Assessment Elements

Assessment Elements

  • non-blocking Homework Assignments (5 x Varied points)
  • non-blocking In-Class Labs (9-10 x Varied points)
  • non-blocking Quizzes (Best 9 of 10, Varied points)
  • non-blocking Final In-Class or Take-home exam (at the discretion of the instructor)
Interim Assessment

Interim Assessment

  • Interim assessment (3 module)
    0.5 * Final In-Class or Take-home exam (at the discretion of the instructor) + 0.2 * Homework Assignments (5 x Varied points) + 0.2 * In-Class Labs (9-10 x Varied points) + 0.1 * Quizzes (Best 9 of 10, Varied points)


Recommended Core Bibliography

  • Alpaydin, E. (2014). Introduction to Machine Learning (Vol. Third edition). Cambridge, MA: The MIT Press. Retrieved from http://search.ebscohost.com/login.aspx?direct=true&site=eds-live&db=edsebk&AN=836612
  • Harman, G., & Kulkarni, S. (2007). Reliable Reasoning : Induction and Statistical Learning Theory. Cambridge, Mass: A Bradford Book. Retrieved from http://search.ebscohost.com/login.aspx?direct=true&site=eds-live&db=edsebk&AN=189264
  • Kulkarni, S., Harman, G., & Wiley InterScience (Online service). (2011). An Elementary Introduction to Statistical Learning Theory. Hoboken, N.J.: Wiley. Retrieved from http://search.ebscohost.com/login.aspx?direct=true&site=eds-live&db=edsebk&AN=391376
  • Mohri, M., Talwalkar, A., & Rostamizadeh, A. (2012). Foundations of Machine Learning. Cambridge, MA: The MIT Press. Retrieved from http://search.ebscohost.com/login.aspx?direct=true&site=eds-live&db=edsebk&AN=478737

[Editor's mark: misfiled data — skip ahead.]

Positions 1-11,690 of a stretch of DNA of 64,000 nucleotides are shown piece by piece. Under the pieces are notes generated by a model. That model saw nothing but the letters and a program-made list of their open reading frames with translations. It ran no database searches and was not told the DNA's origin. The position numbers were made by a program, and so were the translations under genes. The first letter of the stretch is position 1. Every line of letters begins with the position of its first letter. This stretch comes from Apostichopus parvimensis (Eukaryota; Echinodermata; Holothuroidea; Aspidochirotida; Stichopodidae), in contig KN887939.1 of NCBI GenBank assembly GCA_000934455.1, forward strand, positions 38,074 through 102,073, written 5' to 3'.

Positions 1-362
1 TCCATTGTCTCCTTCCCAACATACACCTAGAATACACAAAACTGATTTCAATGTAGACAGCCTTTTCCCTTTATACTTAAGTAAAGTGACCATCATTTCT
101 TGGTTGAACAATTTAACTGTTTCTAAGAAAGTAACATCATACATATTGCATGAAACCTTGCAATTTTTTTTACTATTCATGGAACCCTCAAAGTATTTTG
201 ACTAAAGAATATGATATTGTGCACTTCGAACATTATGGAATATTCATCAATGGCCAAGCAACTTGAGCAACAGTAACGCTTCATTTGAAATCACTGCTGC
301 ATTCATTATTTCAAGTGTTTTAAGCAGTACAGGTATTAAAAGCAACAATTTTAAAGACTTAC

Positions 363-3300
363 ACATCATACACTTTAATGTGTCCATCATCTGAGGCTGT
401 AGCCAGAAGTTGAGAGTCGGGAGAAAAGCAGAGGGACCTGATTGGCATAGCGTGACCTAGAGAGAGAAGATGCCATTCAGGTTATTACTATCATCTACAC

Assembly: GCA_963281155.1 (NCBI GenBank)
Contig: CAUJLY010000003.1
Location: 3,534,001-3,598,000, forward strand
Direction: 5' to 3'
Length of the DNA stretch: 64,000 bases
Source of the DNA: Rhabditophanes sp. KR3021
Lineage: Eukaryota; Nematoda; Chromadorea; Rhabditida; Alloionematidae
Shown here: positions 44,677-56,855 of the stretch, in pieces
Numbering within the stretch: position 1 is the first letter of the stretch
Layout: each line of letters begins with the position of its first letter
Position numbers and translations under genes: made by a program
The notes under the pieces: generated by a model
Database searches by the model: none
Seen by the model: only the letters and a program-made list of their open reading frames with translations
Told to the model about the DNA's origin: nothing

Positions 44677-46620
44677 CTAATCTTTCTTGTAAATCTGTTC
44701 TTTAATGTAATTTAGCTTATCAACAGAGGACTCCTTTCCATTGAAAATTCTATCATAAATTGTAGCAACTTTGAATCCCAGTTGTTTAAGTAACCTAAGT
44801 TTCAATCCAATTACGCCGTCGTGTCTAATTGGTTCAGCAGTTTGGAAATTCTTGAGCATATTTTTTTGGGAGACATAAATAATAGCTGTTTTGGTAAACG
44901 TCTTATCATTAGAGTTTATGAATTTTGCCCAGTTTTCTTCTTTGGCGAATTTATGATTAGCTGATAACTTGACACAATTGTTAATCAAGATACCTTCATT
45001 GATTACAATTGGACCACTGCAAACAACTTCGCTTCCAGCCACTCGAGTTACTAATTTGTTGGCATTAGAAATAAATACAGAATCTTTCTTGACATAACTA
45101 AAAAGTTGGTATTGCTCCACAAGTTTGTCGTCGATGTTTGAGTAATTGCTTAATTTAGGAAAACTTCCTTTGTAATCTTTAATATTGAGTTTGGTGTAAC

• Murphy, K. P. (2012). Machine Learning : A Probabilistic Perspective. Cambridge, Mass: The MIT Press. Retrieved from http://search.ebscohost.com/login.aspx?direct=true&site=eds-live&db=edsebk&AN=480968

Recommended Additional Bibliography

  • Haroon, D. (2017). Python Machine Learning Case Studies : Five Case Studies for the Data Scientist. [Berkeley, CA]: Apress. Retrieved from http://search.ebscohost.com/login.aspx?direct=true&site=eds-live&db=edsebk&AN=1623520
  • Lantz, B. (2013). Machine Learning with R : Learn How to Use R to Apply Powerful Machine Learning Methods and Gain an Insight Into Real-world Applications. Birmingham, UK: Packt Publishing. Retrieved from http://search.ebscohost.com/login.aspx?direct=true&site=eds-live&db=edsebk&AN=656222
  • Mathur, P. (2019). Machine Learning Applications Using Python : Cases Studies From Healthcare, Retail, and Finance. [Berkeley, California]: Apress. Retrieved from http://search.ebscohost.com/login.aspx?direct=true&site=eds-live&db=edsebk&AN=1982259
  • Ramasubramanian, K., & Singh, A. (2017). Machine Learning Using R. [Place of publication not identified]: Apress. Retrieved from http://search.ebscohost.com/login.aspx?direct=true&site=eds-live&db=edsebk&AN=1402990
  • Sarkar, D., Bali, R., & Sharma, T. (2018). Practical Machine Learning with Python : A Problem-Solver’s Guide to Building Real-World Intelligent Systems. [United States]: Apress. Retrieved from http://search.ebscohost.com/login.aspx?direct=true&site=eds-live&db=edsebk&AN=1667293